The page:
Machine learning. Artificial intelligence. Predictive analytics.
If you’re buying sales enablement software these days, you’ve undoubtedly heard these overused buzzwords lobbed into a pitch.
You may also now be hearing the term NLP more as companies attempt to differentiate themselves from the crowd. The term Natural Language Processing (NLP), came later to the jargon party but don’t be fooled, the technology has been around for years and you’re already using it throughout your daily life.
Zymewire has been utilizing Natural Language Processing for more than a decade and we feel it’s long overdue to pull back the curtain. Here, we unpack NLP technology and offer some guidance on how it should (and shouldn’t) factor into your software buying decisions.
What is NLP?
NLP is a tool for making sense out of unstructured text such as transcribed human speech, emails, news articles, journals and social media. The way we share information is not always straightforward, so having a way to reliably organize and categorize information in our subjective communications can be useful. Humans overall are much better than computers at this information extraction on a small everyday scale, but we struggle to navigate huge amounts of unstructured text.
Let’s start with a brief theoretical example outside of the world of B2B SaaS for a second.
It’s a few days before the start of the school year for an elementary school of 300 children. This school has a cafeteria and needs to know all of the food sensitivities, allergies, and preferences of the kids this year. But oh no! The principal has left this until the last minute and panics, sending out a rushed email to all the parents asking for this information.
As the replies start rolling in, the principal realizes that it is going to be a monumental task to interpret all this information and get it into a usable spreadsheet for the cafeteria staff because of responses like this:
“My daughter Suzie Collins is allergic to peanuts and really dislikes broccoli. Her brother Kyle isn’t allergic to peanuts but also dislikes broccoli and is gluten sensitive”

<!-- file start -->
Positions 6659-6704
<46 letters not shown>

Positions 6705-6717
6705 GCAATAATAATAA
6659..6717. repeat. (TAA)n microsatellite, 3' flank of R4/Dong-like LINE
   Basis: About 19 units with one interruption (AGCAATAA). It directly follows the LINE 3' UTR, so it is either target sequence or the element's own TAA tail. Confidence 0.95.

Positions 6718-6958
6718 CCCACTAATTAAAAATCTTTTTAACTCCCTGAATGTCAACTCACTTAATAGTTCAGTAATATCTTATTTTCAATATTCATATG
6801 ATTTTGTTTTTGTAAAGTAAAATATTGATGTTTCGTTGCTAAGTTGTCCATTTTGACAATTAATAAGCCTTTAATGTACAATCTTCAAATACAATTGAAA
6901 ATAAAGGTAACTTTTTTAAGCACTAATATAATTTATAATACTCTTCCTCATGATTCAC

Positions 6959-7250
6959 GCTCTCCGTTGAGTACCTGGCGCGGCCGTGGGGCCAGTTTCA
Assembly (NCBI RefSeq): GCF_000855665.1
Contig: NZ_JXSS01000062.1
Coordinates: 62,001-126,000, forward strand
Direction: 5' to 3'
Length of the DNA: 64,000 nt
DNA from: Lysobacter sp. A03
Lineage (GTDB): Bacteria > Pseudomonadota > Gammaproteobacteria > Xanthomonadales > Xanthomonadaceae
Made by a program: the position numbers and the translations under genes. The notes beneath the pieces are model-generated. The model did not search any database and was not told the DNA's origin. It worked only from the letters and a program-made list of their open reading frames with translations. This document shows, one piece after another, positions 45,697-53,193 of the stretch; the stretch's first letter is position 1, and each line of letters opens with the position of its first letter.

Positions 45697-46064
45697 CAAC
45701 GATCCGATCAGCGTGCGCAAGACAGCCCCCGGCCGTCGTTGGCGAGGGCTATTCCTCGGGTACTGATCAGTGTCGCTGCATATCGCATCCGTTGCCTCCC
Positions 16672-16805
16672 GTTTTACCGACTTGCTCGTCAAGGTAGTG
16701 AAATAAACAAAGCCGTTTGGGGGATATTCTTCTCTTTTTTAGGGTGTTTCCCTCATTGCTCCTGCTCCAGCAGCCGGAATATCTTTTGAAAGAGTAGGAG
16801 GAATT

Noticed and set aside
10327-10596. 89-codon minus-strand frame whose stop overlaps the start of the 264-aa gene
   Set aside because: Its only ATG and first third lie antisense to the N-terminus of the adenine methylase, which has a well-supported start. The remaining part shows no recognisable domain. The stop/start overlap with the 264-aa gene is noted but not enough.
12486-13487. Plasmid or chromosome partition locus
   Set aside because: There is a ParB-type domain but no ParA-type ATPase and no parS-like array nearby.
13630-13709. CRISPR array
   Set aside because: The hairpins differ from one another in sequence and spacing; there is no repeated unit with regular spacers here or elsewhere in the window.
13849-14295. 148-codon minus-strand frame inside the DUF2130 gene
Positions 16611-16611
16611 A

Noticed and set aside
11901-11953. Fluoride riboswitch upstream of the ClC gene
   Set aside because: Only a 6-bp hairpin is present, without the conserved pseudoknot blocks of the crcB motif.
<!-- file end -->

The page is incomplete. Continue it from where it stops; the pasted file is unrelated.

A human reading this can easily categorize the parts of this sentence into usable information for the cafeteria’s purpose:
The challenge is doing this for 298 more students. No doubt the principal could complete this task with high accuracy, but it’s going to take a long time and there’s a lot of other work to be done before the first day of school.
Enter NLP in this theoretical scenario. Computers are still a long way off from the level of pattern recognition and contextualizing that humans do so well, but NLP technology is up to the task of reading through hundreds of emails and pulling out the required information into a usable form. Depending on how you are using NLP, you may want to leverage some existing data for it to reference in its task such as lists of student names, food allergies, and food items.
NLP goes to work here associating each student name with a certain relationship to different foods and interpreting negative words like “isn’t” in determining that Kyle is not allergic to peanuts. Depending on the specificity and quality of the NLP tool, the principal will have to accept a level of inaccuracy.
This one example has hopefully already prompted some questions and concerns for you.
The most urgent being that, when it comes to food allergies, shouldn’t the only acceptable level of accuracy be 100%? And is the principal really going to take the time to buy or build an NLP tool for this specific, one-off scenario? With only a few days before the first day of school, the principal panicked and sent a quick email, but in hindsight now realizes that an online form for entering student names and checking off boxes of a preset list of food items would have been much faster and reliable. The same applies to the online world of text-based information. Often structured data is going to be more reliable, but where it doesn't exist and/or you have a pile of data and a practical use case, NLP may be able to lend a hand.